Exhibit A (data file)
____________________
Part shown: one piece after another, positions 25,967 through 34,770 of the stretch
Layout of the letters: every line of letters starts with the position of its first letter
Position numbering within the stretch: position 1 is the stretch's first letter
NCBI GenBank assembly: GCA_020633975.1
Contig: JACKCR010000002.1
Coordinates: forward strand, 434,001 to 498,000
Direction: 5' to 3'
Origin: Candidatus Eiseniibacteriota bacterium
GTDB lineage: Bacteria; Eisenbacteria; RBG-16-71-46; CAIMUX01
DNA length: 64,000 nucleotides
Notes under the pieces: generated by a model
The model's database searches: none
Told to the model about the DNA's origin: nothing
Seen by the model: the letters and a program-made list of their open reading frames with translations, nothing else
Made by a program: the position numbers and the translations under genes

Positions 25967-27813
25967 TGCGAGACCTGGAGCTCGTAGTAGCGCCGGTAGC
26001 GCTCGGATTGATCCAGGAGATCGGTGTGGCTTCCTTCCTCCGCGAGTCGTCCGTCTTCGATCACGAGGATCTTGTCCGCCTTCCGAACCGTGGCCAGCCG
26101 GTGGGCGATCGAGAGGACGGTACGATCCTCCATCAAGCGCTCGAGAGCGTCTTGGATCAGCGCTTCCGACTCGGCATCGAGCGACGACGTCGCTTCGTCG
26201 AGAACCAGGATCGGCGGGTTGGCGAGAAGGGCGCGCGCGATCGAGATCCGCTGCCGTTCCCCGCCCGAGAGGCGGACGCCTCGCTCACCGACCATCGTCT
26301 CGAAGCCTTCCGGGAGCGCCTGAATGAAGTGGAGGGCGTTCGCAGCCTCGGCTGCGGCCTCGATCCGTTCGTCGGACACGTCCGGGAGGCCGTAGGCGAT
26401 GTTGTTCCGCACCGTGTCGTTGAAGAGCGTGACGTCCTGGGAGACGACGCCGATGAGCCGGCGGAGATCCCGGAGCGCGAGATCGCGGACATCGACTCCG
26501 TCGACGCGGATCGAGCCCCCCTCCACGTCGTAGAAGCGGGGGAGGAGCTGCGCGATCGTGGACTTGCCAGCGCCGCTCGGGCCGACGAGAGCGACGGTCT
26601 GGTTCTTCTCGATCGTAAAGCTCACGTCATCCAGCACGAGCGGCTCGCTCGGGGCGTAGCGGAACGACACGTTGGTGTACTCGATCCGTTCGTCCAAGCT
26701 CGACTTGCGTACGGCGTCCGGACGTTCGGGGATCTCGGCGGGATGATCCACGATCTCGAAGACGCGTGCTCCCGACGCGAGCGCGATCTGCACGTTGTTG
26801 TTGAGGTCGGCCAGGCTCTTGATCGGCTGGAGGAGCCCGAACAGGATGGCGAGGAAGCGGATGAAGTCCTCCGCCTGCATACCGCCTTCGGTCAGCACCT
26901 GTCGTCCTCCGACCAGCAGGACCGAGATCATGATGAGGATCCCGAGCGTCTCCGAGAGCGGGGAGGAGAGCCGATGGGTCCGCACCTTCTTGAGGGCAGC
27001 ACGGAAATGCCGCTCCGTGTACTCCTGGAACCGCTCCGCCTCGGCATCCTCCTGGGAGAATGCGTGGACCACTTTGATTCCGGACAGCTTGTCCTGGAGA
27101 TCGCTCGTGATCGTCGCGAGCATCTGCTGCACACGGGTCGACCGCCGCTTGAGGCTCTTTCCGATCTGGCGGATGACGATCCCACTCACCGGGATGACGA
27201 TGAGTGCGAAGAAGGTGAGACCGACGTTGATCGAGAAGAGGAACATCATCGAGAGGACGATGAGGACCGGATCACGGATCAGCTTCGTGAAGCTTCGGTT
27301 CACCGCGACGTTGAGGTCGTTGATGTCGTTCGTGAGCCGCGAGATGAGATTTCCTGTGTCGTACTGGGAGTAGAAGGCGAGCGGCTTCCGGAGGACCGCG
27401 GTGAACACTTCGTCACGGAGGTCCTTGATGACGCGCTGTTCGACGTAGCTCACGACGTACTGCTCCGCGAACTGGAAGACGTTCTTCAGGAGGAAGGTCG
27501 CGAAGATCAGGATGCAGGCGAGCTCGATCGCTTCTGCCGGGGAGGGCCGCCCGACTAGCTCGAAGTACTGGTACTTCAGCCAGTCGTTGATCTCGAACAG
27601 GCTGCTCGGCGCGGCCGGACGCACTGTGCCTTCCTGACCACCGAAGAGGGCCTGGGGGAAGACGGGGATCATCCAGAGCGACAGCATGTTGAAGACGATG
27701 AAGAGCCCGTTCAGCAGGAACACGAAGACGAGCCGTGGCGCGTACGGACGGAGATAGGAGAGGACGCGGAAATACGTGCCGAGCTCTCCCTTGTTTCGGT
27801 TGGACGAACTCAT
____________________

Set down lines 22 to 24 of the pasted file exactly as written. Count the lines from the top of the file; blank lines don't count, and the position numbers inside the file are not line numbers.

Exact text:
26401 GTTGTTCCGCACCGTGTCGTTGAAGAGCGTGACGTCCTGGGAGACGACGCCGATGAGCCGGCGGAGATCCCGGAGCGCGAGATCGCGGACATCGACTCCG
26501 TCGACGCGGATCGAGCCCCCCTCCACGTCGTAGAAGCGGGGGAGGAGCTGCGCGATCGTGGACTTGCCAGCGCCGCTCGGGCCGACGAGAGCGACGGTCT
26601 GGTTCTTCTCGATCGTAAAGCTCACGTCATCCAGCACGAGCGGCTCGCTCGGGGCGTAGCGGAACGACACGTTGGTGTACTCGATCCGTTCGTCCAAGCT